6/4/21 Recommended Issues: Research Bias, First Impressions, Standard of Living
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Here's what's worth reading this week...enjoy!
RESEARCH (UN)RELIABILITY AND PUBLICATION BIASES
Matt has written some fascinating issues about the reliability of research and biases in the publication of research. In the May issue, he discusses how different research groups, starting with the same dataset and question to solve, end up with a wide variety of statistically quite different answers; the researchers make assumptions, interpret data differently, run different tests, etc -- all culminating in different results. Matt builds on this concept with his June 3 issue which is all about how high ranked research journals bias their publications towards outcomes with positive results-- and what that should mean to you as a consumer of this research. Both issues are super interesting reads because they’ll make you question any individual study you read… are there other publications (perhaps in lower tiered journals) showing no significance or negative results? Were those other outcomes just not published? Should you base what you believe (or do) off of one positive study? Your interpretation of scientific research may be permanently altered… Read May’s “multiple results”; Read June’s “reliability bias”
This is a more introspective read which challenges you to think about HOW you judge first impressions. It’s not suggesting that there’s a right or wrong way -- rather that HOW you create a first interpretation of someone in your own mind may say more about you then about the other person. At the end of the issue, Polina pushes you a bit out of your comfort zone with a few questions that you can (should?) ask yourself if you’re negatively triggered by a first impression, such as “Are there other ways I could better gauge their personal values than this singular lens through which I have chosen to see the world?”. It’s worth a read (and further thought) because your perspective on first impressions will be broadened and you just may find yourself rethinking a first impression you may have previously written off… (888 words; 3 minutes) Read it...
US STANDARD OF LIVING...UP OR DOWN?
Learnings from newsletters this week:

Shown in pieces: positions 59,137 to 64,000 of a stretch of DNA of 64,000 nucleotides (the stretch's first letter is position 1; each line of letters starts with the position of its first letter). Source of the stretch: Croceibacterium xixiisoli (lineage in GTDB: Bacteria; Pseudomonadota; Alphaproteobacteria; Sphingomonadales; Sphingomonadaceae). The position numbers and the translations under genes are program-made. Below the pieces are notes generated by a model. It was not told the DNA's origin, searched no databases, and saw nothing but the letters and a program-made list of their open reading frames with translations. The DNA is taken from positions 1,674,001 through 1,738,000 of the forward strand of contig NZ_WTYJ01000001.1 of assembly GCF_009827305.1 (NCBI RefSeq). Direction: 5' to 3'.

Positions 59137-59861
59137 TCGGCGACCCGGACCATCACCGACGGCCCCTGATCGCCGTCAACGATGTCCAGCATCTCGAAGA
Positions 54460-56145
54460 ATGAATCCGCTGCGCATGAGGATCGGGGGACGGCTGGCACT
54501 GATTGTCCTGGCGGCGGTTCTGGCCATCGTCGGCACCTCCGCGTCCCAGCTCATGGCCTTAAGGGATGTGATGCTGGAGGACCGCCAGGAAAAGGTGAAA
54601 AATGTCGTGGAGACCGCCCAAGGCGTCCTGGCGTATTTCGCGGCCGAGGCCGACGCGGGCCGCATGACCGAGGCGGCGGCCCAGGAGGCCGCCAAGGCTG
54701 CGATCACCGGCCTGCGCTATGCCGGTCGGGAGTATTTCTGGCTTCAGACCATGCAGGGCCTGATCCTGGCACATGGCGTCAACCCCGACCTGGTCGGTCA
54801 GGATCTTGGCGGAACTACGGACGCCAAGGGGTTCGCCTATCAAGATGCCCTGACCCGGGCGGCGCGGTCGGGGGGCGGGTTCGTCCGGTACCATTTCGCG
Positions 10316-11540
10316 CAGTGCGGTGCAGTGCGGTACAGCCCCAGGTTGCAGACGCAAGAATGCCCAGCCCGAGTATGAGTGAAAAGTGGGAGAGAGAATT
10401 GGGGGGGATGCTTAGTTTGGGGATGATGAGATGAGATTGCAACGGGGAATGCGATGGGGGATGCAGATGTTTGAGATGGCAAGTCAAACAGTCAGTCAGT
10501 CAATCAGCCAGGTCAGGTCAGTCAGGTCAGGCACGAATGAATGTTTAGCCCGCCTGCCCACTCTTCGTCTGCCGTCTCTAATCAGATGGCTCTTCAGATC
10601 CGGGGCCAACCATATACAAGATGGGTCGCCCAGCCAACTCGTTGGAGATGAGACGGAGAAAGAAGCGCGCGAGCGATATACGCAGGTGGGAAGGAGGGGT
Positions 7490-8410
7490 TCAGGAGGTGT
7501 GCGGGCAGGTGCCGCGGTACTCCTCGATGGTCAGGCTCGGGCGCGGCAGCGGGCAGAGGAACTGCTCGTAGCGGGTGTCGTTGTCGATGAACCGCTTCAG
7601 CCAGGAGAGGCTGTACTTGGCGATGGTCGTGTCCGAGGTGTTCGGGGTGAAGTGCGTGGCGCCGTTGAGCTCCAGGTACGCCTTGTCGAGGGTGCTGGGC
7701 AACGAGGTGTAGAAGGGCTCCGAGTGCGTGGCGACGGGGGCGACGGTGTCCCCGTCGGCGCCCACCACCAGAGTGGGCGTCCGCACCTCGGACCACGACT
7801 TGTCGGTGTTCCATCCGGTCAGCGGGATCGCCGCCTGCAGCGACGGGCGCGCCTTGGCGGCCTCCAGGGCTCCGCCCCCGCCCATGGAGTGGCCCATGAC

- When one uses the "real median income" in the US: by the end of the 2010s the typical American is making about half again as much as in the early 70s. Noahpinion 5/31
- In the Bay Area, the most common marriage is, perhaps not surprisingly: Software developers to software developers... Expected marriages/10k marriages was 15 ... but the real number is 91 marriages of every 10k marriages are software dev to software dev... :) quantum of sollazzo 6/1
- There's an interesting, interactive website (here) where you can click anywhere in the continental US and see where a raindrop, dropped there, would end up! It actually takes you on a visual ride of the raindrop's path, tells you the names of rivers/creeks it would flow through, and how far it would travel on each... Have fun! quantum of sollazzo 6/1
- Google apparently has been working on an AI-powered dermatology assist tool...It's not live yet, but it's an intriguing concept to help bring earlier/easier access to detection (like of skin cancers)... Dynamically Typed 5/23
- Research results are more likely to be published if they are positive than if the results are negative or inconclusive. New Things Under The Sun 6/3
- Some stats on marriage and its relationship to poverty... In California: 1. Marriage levels for college-educated parents is 20 percent higher than for non-college graduates. 2. In the fancy zip codes in Los Angeles, between 50 and 70 percent of households are married. 3. In the poorest areas, less than 15 percent of households are married. (Link to a fascinating report with lots more data is here) Rob Henderson Newsletter 5/30
- Someone (a man named Charlie Swatkins) published a 34 page guide to Investing in Legos! You too could be a Lego Investor... Alternative Assets 6/1
- There's a proposal from the Bill and Melinda Gates Foundation to have the federal government collect data on student economic outcomes after college/university.... which may offer interesting transparency, but also potentially adverse outcomes. It's intriguing to ponder. The Daily 6/1
- There are ~6million diverse species of fungus - wow! Important not important 5/28
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